Many cities around the world like Dublin or entire countries like Jordan have discount tourist cards, giving you access multiple major local attractions for a flat fee. Often they’re a balance between savings and time – that is, you get admission to a number of interesting places but limited time to take advantage of them all. It’s those practical considerations that make or break a discount card.
A lot has changed since I first reviewed the Granada Card so here’s everything you need to know, updated.
What Is A Granada Card And What Does It Get You?
There are 7 varieties of Granada Card, the primary differences between them being how much of the Alhambra they include, if at all. Essentially, the base Granada Card Ciudad (which doesn’t include the Alhambra entrance) is 35.50 Euro, the full card with entrance to all the Alhambra palaces is 43 Euro.
You can see a full chart of what each of the 7 cards offers but for first time visitors to the city on short trips (3-5 days) the standard Granada Card is the optimal option since it includes most popular options and a day trip to the Alhambra. For longer or more sightseeing-intense visits then the Monumentos Andalusies is only 3 Euro (43 total) more which includes sites in a wider area around Granada.
Although the Alhambra options vary between palaces and day versus night visits, all of the Cards will get you into the major sites, include 9 bus rides in the city, 1 hop-on-off tour, and are all valid for 5 days.
Breaking Down The Costs – Granada Card vs. Purchasing Tickets Individually
Let’s first begin by looking at the costs of a Granada Card to see if it makes sense for your budget in the first place to buy one. Assuming you intend on visiting all of the sites it allows you in, here’s a breakdown of the individual costs:
- Alhambra, including Nasrid Palace: 14 Euros
- Science Park Museum: 7 Euros (11 Euro for BioDomo entry)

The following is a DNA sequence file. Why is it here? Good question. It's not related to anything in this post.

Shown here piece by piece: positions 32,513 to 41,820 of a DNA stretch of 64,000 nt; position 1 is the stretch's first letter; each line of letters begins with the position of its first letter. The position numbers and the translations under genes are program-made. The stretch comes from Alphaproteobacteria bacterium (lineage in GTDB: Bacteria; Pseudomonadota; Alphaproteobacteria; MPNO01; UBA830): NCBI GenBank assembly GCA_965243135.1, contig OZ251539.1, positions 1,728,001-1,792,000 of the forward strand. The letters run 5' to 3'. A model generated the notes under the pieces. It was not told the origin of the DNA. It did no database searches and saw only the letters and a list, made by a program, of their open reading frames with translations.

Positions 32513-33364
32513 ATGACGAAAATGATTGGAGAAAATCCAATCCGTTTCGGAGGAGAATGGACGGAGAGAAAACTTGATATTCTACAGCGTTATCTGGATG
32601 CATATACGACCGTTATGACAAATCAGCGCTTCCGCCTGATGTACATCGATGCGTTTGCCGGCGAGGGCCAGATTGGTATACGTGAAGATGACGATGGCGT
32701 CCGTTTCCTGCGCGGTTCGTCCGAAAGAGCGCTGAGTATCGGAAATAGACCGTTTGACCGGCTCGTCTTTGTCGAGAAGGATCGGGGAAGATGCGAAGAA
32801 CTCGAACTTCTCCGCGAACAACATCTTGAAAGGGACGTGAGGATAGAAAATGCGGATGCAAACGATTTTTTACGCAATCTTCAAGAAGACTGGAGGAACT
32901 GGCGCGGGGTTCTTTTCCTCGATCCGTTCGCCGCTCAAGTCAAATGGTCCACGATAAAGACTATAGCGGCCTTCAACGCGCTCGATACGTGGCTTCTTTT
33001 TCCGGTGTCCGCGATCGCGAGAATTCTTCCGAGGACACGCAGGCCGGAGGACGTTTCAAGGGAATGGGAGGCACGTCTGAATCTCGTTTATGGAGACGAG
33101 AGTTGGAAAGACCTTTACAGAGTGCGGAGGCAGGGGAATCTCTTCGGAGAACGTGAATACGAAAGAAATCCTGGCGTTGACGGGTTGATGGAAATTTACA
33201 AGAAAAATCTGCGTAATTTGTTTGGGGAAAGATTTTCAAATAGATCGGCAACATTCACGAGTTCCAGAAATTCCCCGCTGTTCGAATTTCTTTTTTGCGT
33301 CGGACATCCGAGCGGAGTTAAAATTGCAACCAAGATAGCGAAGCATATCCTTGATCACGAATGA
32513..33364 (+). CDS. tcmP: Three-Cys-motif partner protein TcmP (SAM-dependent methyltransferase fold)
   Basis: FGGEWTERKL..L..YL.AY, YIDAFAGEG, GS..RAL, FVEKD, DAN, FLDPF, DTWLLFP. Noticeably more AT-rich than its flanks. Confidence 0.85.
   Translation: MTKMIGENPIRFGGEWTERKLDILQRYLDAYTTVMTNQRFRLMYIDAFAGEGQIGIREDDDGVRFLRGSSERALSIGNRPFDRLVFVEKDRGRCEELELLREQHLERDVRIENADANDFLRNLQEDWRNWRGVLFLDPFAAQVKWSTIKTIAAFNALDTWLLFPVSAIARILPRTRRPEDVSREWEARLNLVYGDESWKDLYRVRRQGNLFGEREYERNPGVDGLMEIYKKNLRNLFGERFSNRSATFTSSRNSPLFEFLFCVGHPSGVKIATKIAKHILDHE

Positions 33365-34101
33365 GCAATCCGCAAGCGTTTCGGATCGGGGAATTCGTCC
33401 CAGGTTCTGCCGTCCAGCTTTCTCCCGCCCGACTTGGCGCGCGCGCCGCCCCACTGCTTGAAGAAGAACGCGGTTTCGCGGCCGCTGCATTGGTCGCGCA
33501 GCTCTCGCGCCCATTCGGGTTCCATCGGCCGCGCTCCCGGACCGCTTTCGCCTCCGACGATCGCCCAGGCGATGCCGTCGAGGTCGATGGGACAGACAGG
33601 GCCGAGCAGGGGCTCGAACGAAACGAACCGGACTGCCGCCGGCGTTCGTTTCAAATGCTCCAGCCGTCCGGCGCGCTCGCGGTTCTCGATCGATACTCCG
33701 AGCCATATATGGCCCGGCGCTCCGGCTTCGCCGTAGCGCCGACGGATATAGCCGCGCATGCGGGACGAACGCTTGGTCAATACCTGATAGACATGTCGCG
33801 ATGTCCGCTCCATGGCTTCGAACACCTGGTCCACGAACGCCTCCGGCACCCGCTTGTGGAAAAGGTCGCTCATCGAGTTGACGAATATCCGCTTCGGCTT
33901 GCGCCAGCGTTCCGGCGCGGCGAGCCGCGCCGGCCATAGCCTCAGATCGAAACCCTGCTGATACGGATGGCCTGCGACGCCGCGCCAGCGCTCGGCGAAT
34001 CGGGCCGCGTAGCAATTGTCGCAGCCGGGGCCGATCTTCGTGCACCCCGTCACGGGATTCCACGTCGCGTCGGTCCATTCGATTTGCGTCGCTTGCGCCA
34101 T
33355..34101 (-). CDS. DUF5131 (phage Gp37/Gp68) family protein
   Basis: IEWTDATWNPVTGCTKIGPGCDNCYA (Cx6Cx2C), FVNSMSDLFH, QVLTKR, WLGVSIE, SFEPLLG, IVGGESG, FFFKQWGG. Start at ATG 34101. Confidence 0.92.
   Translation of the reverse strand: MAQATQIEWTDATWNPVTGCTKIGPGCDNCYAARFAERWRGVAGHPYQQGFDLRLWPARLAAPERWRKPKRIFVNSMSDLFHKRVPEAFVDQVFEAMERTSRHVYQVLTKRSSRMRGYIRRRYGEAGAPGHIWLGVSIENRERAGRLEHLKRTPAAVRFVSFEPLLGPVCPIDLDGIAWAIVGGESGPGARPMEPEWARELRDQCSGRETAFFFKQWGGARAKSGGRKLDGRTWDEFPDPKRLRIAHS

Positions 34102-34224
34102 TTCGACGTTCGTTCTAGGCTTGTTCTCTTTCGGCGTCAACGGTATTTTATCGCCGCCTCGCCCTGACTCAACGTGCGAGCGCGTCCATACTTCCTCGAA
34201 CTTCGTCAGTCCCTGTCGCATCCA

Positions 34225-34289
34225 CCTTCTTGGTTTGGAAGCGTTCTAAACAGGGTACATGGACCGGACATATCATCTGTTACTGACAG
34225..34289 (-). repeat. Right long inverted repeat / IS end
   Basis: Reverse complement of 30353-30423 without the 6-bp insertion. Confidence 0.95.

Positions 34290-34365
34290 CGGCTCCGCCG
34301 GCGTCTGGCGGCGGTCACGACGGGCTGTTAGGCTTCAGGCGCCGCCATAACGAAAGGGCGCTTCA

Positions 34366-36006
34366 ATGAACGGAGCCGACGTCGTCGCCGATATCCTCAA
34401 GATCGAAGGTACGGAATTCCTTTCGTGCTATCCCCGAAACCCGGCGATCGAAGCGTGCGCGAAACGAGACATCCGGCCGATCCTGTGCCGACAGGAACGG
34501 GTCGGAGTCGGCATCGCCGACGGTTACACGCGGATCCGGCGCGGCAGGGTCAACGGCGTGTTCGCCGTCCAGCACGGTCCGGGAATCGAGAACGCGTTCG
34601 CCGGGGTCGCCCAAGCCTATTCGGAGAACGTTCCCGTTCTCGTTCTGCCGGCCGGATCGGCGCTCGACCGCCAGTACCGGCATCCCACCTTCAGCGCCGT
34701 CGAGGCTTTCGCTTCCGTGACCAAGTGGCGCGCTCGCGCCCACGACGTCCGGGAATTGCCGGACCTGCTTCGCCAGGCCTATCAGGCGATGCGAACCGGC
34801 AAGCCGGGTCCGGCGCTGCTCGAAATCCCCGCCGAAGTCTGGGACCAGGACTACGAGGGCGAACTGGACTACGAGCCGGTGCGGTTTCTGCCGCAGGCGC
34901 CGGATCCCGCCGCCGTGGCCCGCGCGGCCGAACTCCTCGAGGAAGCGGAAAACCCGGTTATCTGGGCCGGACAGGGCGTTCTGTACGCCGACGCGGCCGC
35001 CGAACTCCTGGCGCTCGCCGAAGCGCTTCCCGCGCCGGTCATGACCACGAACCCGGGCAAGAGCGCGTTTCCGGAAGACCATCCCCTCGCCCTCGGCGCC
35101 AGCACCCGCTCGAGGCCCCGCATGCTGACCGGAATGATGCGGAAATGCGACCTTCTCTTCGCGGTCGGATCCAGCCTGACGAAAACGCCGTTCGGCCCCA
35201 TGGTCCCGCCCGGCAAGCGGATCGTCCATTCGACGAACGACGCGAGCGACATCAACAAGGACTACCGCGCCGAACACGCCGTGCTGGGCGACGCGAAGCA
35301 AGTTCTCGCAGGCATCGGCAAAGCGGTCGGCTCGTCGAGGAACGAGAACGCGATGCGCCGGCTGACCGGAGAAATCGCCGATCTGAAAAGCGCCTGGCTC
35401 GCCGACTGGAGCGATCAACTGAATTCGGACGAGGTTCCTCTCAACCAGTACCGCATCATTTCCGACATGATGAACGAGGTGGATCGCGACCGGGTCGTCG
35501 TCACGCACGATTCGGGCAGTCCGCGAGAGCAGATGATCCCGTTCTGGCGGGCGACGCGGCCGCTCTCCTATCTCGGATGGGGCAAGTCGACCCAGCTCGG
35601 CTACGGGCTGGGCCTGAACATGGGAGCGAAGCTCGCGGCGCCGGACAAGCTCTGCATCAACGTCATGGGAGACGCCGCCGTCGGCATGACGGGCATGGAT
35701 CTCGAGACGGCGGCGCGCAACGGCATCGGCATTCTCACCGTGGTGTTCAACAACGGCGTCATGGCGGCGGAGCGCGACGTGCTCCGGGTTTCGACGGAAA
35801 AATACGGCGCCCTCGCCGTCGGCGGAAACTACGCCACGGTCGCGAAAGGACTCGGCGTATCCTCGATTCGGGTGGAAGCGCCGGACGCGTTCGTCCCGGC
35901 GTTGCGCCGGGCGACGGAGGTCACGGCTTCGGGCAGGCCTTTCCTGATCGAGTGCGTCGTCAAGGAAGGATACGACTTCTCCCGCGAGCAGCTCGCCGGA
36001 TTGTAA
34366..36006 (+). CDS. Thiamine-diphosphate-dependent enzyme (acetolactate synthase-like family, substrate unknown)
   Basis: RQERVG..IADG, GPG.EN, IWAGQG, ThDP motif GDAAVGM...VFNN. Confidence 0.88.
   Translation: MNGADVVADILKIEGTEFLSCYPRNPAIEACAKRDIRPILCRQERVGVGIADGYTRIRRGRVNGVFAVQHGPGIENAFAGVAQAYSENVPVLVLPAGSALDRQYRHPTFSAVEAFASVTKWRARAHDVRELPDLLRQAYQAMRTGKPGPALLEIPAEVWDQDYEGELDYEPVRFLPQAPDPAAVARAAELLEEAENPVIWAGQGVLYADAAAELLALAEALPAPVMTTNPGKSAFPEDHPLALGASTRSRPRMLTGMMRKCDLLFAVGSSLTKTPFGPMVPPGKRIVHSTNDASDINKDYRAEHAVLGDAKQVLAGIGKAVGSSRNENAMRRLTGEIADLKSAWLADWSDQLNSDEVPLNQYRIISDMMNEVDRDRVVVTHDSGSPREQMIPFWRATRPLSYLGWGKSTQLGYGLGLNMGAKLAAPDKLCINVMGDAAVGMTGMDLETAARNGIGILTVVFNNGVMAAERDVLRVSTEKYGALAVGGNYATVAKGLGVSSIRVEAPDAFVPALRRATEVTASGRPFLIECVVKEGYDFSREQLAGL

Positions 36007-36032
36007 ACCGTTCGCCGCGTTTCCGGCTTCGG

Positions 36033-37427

- Monastery of Cartuja: 4 Euros
- Granada Cathedral: 5 Euros
- Royal Chapel: 5 Euros
- Monastery of San Jeronimo: 4 Euros
- 9 Bus Rides included (10 Euro for a 10-ride pass)
- Total: 49 Euros (vs. 40 Euros for the 5-day Granada Card)
Take off the Nasrid Palace (but honestly, you shouldn’t) and the Granada Card with a day visit to the Alhambra is 36.50. What’s changed the most over the years in the Granada Card is that 6 of the 7 now include the Alhambra in one form or another.
Are Visiting That Many Sites Practical?
In case you don’t have 96 hours in Granada, I would organize the sites in this order:
- Day 1: Granada Cathedral, Royal Chapel, and Monastery of San Jeronimo.
- Day 2: Alhambra
- Day 3: Science Park Museum and Monastery of Cartuja
Aside from the Alhambra, the rest can be split across multiple days if you have more time in the city. The only site that absolutely requires you to be on time (and early) is the Alhambra and when booking your Granada Card, you’ll have to schedule an entry time. It’s an easy mistake to make as southern Spaniards are hardly the most punctual people on the planet but consider the Alhambra an exception to the rule.
How To Get A Granada Card
There are a few ways and locations where you can get a Granada Card. One way is to swing by the Granada City Hall in Plaza del Carmen (pictured above) a day before you plan to start using it. (Say hi to them from me while you’re there.) You can also purchase a Granada Card online up to three months in advance here.
One Of The Few Practical Buy-One-Get Many Cards In Europe
Having been to Granada three times now thanks to it being voted Best City to Visit in 2017 and 2018, I’ve come to appreciate how logical it is to get a Granada Card if you’re a first-time visitor. It both saves your money, time in lines, but also has some options like Cartuja you might not have otherwise considered. The Granada Card is one of the few across Europe that saves you money and can be practically used within the time allotted. For travelers who’ve already been, I recommend visiting these Game of Thrones filming locations nearby.
The short truth is, many of these cards around the world require you to visit a large number of sites in a short time for them to make sense financially. The Granada Card on the other hand, like the city itself, is a nice blend of price and pace – quite appropriate for this region of Spain.
This is an updated version of a post originally written in 2012.